‘Collateral’ Lies Can’t Ruin Insurance Claims
What are ‘collateral lies’ concerning insurance claims? Basically it’s when someone making a claim exaggerates for personal gain, and not always financial gain. However, collateral lies in many cases never actually impact on the final result. This is the reason why the legal profession refers to them as ‘collateral’.
Exaggerating on insurance claims, or telling porkies as it’s usually known as, may not actually invalidate a claim. According to the Supreme Court, lying about a claim might not always affect the validity of the claim. In other words, people will always make claims but an exaggeration isn’t a total fabrication of that claim. Yet, isn’t this fraud?
How this story came about involves a Dutch cargo ship. It ran into problems after a flood into its engine room damaged the motor. By all accounts the crew claimed they could not investigate the alarm properly, because the cargo ship was rolling in heavy seas. The weather they said impacted on their efficiency.
However, the investigating court ruled that that actually accident came about because of the bad weather, so the lie was irrelevant.
But a judge in the original insurance claim case said the lie that the crew claimed the ship rolled in bad weather amounted to ‘fraudulent device’ and so invalidated the claim. The Court of Appeal upheld this judgement, yet the Supreme Court recently overturned it.
Why do people resort to using what is labelled as a ‘collateral lie’ in insurance claims? The reasons are numerous. Of course there is malicious intent for personal or financial gain, but this isn’t the only reason. Some people panic and may not entirely understand a legal process and wish to avert attention away from themselves. Other claimants may simply do so out of simple misguided behaviour. The point is, an insured individual is only trying to obtain what the law regards as his or her entitlement. Many such ‘collateral lies’ are irrelevant to the existence of any such entitlement, according to a High Court judge.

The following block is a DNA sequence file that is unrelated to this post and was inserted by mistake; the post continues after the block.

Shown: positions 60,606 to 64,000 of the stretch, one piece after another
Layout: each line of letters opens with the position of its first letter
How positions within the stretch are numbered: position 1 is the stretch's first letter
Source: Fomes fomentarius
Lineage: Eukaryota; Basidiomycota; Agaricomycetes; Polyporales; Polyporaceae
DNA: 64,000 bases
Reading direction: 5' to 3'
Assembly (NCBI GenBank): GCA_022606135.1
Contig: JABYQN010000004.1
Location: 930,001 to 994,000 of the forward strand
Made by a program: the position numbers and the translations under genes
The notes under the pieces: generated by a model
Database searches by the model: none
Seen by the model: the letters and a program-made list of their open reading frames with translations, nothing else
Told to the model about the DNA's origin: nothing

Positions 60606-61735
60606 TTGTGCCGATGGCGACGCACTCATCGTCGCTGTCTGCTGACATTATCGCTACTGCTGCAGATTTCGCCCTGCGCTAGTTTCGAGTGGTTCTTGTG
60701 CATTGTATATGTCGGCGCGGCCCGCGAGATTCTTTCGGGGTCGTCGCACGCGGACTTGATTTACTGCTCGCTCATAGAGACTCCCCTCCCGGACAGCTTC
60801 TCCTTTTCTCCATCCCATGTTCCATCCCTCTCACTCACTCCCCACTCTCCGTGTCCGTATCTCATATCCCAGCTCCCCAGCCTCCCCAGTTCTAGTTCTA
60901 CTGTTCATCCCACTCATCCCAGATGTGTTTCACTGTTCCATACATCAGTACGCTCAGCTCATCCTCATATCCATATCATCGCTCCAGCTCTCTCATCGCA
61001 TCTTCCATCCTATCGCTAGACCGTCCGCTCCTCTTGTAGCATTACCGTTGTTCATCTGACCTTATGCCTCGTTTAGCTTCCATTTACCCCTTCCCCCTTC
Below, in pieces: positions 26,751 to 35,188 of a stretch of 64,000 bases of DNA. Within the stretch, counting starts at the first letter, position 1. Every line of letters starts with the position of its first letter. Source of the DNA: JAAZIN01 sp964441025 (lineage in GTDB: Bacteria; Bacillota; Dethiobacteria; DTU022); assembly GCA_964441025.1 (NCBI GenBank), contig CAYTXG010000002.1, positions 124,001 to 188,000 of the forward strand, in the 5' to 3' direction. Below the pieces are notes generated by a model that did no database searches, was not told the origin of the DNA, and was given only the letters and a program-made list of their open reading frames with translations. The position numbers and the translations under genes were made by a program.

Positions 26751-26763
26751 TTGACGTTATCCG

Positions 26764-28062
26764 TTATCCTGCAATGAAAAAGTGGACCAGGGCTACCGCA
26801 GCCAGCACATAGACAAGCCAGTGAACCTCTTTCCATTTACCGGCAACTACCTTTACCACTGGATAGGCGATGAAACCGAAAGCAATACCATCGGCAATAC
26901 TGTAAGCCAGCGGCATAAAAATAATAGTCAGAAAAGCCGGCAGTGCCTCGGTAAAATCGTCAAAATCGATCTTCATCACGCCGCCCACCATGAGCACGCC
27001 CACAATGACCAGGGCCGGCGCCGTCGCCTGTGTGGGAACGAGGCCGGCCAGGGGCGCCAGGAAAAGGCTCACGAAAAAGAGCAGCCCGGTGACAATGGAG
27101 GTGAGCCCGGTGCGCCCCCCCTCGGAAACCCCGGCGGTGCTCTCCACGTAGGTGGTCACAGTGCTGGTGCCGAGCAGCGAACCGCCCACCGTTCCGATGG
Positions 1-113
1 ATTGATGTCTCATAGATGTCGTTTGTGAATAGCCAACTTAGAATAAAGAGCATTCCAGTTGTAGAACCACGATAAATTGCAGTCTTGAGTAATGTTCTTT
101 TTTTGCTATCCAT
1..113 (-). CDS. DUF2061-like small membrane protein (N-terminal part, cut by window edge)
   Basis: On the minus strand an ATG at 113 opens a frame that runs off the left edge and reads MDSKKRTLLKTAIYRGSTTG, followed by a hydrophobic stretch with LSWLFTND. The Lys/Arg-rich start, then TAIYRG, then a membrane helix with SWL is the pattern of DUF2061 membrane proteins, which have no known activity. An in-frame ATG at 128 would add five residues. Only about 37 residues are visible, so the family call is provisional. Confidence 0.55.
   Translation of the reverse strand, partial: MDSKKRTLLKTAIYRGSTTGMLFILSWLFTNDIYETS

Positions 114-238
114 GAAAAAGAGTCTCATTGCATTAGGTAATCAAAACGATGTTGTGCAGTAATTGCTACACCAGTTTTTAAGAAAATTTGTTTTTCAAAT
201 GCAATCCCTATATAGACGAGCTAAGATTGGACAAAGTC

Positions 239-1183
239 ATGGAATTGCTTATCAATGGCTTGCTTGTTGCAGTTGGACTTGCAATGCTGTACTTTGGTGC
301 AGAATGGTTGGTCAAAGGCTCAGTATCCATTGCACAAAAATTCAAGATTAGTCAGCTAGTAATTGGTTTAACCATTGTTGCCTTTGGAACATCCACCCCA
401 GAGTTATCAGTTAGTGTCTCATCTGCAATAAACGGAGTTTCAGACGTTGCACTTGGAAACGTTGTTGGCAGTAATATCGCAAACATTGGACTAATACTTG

The ABI (Association of British Insurers) said it was looking at these findings carefully, and warned that innocent people may suffer as a result because insurance policies could become more expensive. James Dalton, the ABI’s director of general insurance policy recently argued that, “Lies are lies. Insurers will investigate all suspicious claims and we make no apology for doing so as it keeps premiums down for honest customers.”
One thing is obvious; a judge can tell the difference between a fraudulent claim and a lie. There is a difference between a lie and a collateral lie, which does not influence the overall outcome of an insurance claim. A collateral lie is different to a blatant lie so this isn’t a sort of blank cheque for fraudsters. A judge will determine the outcome.
The conclusion of this may mean that long term, motorists can expect further increases in insurance premiums.